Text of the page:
In both her undergraduate education at a historically Black university and as a graduate student in a diverse engineering program, Ebony Omotola McGee always had Black people like herself to look to.
That changed when she got a job at Hewlett-Packard. Suddenly, there were few Black people around her, and she felt isolated and "miserable." She remembers white colleagues leaving math tests on her desk, even as she checked her math and engineering work in presentations over and over.
"It's just a joke," she said they told her in an interview with Space.com. "But go ahead and fill it out anyway."
McGee eventually decided to pursue a career in science, technology, and engineering, and math (STEM) education, and is now a professor of diversity and STEM education in Peabody College at Vanderbilt University. Fostering and retaining racial diversity is an uphill battle in STEM, particularly in physics. A new package in Science magazine published in print and online in March includes five news stories and an editorial written by McGee delving into this issue. Drawing from interviews with over 50 Black scientists, these stories present stark data on the absence of Black people from physics, examine the factors that have caused this racial disparity and present ways to increase diversity in physics in the United States.
The articles begin with undergraduate education. While the undergraduate physics major has become more popular over the past couple decades, Black students have been largely left out of that growth. Though the number of U.S. undergraduate physics degrees awarded tripled between 1999 and 2020, 4.8% of graduates in 1999 were Black, while in 2020 only 3.1% were.
Worse, many colleges and universities did not issue a single physics degree to a Black graduate during this period. Despite the small size and lack of funding for historically Black colleges and universities (HBCUs), a highly disproportionate number of Black physics majors graduated from these institutions. Meanwhile, only 0.5% of students in U.S. doctoral physics programs are Black.
In the Science collection, reporter Jeffery Mervis writes of how the overwhelming whiteness of many physics departments allows faculty to turn a blind eye to racial inequity. In 2017, scientist Apriel Hodari, who is Black, and physics educator Melissa Dancy, who is white, interviewed 27 white male academic physicists in a variety of positions. Although all the interviewees were concerned with the lack of diversity and equity in their field, they couldn't think of any racist or sexist incidents or behavior, and did not believe there was anything they could do to combat these kinds of attitudes or the harm they cause.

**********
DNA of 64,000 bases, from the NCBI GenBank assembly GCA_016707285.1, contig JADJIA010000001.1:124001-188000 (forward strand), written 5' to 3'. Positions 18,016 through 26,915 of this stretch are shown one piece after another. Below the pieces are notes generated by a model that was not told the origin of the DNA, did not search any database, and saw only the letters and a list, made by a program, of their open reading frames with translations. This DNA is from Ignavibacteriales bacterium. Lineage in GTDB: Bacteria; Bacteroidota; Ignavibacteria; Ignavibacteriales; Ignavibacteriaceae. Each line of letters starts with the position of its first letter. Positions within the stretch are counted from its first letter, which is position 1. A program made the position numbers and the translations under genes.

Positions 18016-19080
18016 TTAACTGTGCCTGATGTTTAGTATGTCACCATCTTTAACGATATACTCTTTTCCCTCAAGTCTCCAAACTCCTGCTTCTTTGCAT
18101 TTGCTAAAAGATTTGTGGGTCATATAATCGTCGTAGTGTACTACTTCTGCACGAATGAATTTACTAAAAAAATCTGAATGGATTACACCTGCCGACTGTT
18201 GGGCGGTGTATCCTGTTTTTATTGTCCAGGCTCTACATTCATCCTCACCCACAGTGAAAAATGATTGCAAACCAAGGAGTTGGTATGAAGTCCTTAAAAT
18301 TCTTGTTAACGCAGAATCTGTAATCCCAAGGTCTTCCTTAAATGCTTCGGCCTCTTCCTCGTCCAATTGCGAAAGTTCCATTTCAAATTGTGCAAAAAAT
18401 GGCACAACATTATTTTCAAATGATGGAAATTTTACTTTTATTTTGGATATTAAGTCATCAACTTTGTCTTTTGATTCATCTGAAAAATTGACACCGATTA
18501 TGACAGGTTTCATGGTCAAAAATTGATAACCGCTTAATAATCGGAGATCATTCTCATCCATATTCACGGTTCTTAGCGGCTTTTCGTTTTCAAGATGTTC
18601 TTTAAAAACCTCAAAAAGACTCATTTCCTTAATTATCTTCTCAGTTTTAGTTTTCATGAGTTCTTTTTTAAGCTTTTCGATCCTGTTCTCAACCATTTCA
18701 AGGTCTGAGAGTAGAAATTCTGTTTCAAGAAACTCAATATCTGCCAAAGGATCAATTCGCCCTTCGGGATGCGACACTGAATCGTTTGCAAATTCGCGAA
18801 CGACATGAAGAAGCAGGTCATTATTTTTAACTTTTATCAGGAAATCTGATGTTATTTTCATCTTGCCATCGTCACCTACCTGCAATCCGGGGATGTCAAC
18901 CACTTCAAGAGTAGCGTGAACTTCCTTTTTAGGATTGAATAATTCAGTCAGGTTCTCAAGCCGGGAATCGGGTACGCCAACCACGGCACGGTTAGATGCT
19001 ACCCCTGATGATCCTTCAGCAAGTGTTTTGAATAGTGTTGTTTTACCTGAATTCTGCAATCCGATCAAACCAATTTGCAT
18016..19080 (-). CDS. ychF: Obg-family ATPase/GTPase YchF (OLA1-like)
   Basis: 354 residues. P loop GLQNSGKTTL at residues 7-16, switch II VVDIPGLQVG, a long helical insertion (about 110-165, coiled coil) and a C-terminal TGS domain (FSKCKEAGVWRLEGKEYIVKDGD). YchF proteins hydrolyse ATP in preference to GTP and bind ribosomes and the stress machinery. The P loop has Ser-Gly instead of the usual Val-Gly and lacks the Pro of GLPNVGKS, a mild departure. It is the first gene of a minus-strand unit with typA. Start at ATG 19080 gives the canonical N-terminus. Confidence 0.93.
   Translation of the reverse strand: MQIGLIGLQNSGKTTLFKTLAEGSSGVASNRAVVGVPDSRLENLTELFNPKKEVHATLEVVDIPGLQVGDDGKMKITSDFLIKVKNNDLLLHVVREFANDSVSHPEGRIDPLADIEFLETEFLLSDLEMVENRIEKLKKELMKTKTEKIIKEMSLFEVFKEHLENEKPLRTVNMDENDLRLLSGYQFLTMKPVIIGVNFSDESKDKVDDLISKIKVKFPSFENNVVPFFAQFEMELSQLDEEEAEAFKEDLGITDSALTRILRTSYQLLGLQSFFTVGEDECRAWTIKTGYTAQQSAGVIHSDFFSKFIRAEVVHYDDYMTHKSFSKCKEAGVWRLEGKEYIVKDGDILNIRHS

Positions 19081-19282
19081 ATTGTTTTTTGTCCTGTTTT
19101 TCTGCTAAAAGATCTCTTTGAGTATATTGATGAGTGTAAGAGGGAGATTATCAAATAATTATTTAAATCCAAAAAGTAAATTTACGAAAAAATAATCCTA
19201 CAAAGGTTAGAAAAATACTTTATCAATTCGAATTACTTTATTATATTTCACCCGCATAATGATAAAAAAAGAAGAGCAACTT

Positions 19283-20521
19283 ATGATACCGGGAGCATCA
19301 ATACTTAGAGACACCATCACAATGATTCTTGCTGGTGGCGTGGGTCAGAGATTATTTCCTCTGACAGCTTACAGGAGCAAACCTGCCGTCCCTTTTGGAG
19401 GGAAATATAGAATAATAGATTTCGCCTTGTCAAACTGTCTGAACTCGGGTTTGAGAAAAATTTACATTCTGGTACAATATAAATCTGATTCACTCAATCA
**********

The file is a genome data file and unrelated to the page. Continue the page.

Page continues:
"In other words, [any problem] is very far away from me," Dancy told Mervis, "and I have no responsibility for it."
The stories highlight heavy burdens placed Black students, faculty and HBCUs in trying to combat these issues. Mervis writes of the "deficit model" of academic physics, which assumes that aspiring physicists will round out their resumes with activities like prestigious internships, excluding talented Black students who might lack knowledge of or access to these programs.
Likewise, funding for HBCUs fell 15% between 2001 and 2019, even though these institutions have awarded the majority of physics degrees to Black students for decades. Many Black faculty members find themselves spending a lot of time recruiting and mentoring Black students, sometimes at the expense of their research, and are often asked to serve as ambassadors for diversity initiatives that white colleagues or superiors are not involved in.
"Don't ask me to do a lot of work that you don't value," Adrienne Stiff-Roberts, a Black physicist and professor of electrical and computer engineering at Duke University, told Mervis.
Meanwhile, the Science package also highlights a University of Michigan graduate program in applied physics that is having surprising success attracting diverse students — especially given that it was never intended to address racial inequity. The collaborative and interdisciplinary program exposes students to a wide range of knowledge and professors instead of keeping them within a siloed academic department that can perpetuate racist, exclusionary tendencies.
"We found that our approach attracted a lot of interest from students of color," Roy Clarke, the white physicist who created the program, told Mervis.
But the University of Michigan program is far from the norm, and in her editorial McGee points out that even Black physicists who "make it" often bear a heavy emotional toll and are forced to change aspects of themselves to fit in, such as their appearance and the way they speak.
In an interview with Space.com, she said the burden to address disparity and change the culture can't continue to fall largely on Black faculty like her. Her white colleagues, McGee said, from junior professors to the most senior tenured faculty, need to use their privilege for good and advocate for Black students and faculty.
"It's really in your actions," she said. "If you are not sharing or giving up your power or privilege at any stage of the game, then you're just putting pretty icing on a really toxic, decrepit cake."
Get the Space.com Newsletter
Breaking space news, the latest updates on rocket launches, skywatching events and more!
Rebecca Sohn is a freelance science writer. She writes about a variety of science, health and environmental topics, and is particularly interested in how science impacts people's lives. She has been an intern at CalMatters and STAT, as well as a science fellow at Mashable. Rebecca, a native of the Boston area, studied English literature and minored in music at Skidmore College in Upstate New York and later studied science journalism at New York University.